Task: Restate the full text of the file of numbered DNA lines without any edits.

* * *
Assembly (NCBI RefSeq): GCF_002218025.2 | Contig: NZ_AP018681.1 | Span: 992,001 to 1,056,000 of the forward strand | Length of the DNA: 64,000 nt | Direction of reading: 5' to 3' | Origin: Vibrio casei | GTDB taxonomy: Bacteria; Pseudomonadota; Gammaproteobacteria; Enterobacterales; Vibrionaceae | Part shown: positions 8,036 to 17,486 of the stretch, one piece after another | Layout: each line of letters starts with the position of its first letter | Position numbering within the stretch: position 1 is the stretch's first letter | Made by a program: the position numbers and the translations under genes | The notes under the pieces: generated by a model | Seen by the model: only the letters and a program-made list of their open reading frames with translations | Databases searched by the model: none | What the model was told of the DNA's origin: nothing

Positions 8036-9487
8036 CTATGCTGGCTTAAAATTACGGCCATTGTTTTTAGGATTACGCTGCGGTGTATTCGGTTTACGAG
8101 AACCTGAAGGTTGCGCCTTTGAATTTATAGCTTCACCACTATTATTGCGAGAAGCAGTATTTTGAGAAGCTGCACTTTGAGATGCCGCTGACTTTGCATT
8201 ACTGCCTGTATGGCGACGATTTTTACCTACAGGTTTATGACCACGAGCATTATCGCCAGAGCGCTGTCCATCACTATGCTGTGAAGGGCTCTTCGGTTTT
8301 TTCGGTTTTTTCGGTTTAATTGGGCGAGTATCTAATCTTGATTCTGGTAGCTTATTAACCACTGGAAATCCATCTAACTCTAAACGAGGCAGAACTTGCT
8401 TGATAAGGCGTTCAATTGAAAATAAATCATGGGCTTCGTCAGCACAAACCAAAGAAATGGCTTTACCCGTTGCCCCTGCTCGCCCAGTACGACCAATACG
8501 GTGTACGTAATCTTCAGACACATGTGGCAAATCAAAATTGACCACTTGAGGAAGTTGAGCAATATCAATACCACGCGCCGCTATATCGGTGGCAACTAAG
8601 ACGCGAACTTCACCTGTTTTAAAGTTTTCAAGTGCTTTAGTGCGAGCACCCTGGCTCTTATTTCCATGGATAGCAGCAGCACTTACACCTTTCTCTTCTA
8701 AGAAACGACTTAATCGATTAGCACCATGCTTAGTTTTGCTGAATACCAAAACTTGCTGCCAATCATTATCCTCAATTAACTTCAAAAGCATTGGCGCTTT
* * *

Assembly (NCBI RefSeq): GCF_002218025.2 | Contig: NZ_AP018681.1 | Span: 992,001 to 1,056,000 of the forward strand | Length of the DNA: 64,000 nt | Direction of reading: 5' to 3' | Origin: Vibrio casei | GTDB taxonomy: Bacteria; Pseudomonadota; Gammaproteobacteria; Enterobacterales; Vibrionaceae | Part shown: positions 8,036 to 17,486 of the stretch, one piece after another | Layout: each line of letters starts with the position of its first letter | Position numbering within the stretch: position 1 is the stretch's first letter | Made by a program: the position numbers and the translations under genes | The notes under the pieces: generated by a model | Seen by the model: only the letters and a program-made list of their open reading frames with translations | Databases searched by the model: none | What the model was told of the DNA's origin: nothing

Positions 8036-9487
8036 CTATGCTGGCTTAAAATTACGGCCATTGTTTTTAGGATTACGCTGCGGTGTATTCGGTTTACGAG
8101 AACCTGAAGGTTGCGCCTTTGAATTTATAGCTTCACCACTATTATTGCGAGAAGCAGTATTTTGAGAAGCTGCACTTTGAGATGCCGCTGACTTTGCATT
8201 ACTGCCTGTATGGCGACGATTTTTACCTACAGGTTTATGACCACGAGCATTATCGCCAGAGCGCTGTCCATCACTATGCTGTGAAGGGCTCTTCGGTTTT
8301 TTCGGTTTTTTCGGTTTAATTGGGCGAGTATCTAATCTTGATTCTGGTAGCTTATTAACCACTGGAAATCCATCTAACTCTAAACGAGGCAGAACTTGCT
8401 TGATAAGGCGTTCAATTGAAAATAAATCATGGGCTTCGTCAGCACAAACCAAAGAAATGGCTTTACCCGTTGCCCCTGCTCGCCCAGTACGACCAATACG
8501 GTGTACGTAATCTTCAGACACATGTGGCAAATCAAAATTGACCACTTGAGGAAGTTGAGCAATATCAATACCACGCGCCGCTATATCGGTGGCAACTAAG
8601 ACGCGAACTTCACCTGTTTTAAAGTTTTCAAGTGCTTTAGTGCGAGCACCCTGGCTCTTATTTCCATGGATAGCAGCAGCACTTACACCTTTCTCTTCTA
8701 AGAAACGACTTAATCGATTAGCACCATGCTTAGTTTTGCTGAATACCAAAACTTGCTGCCAATCATTATCCTCAATTAACTTCAAAAGCATTGGCGCTTT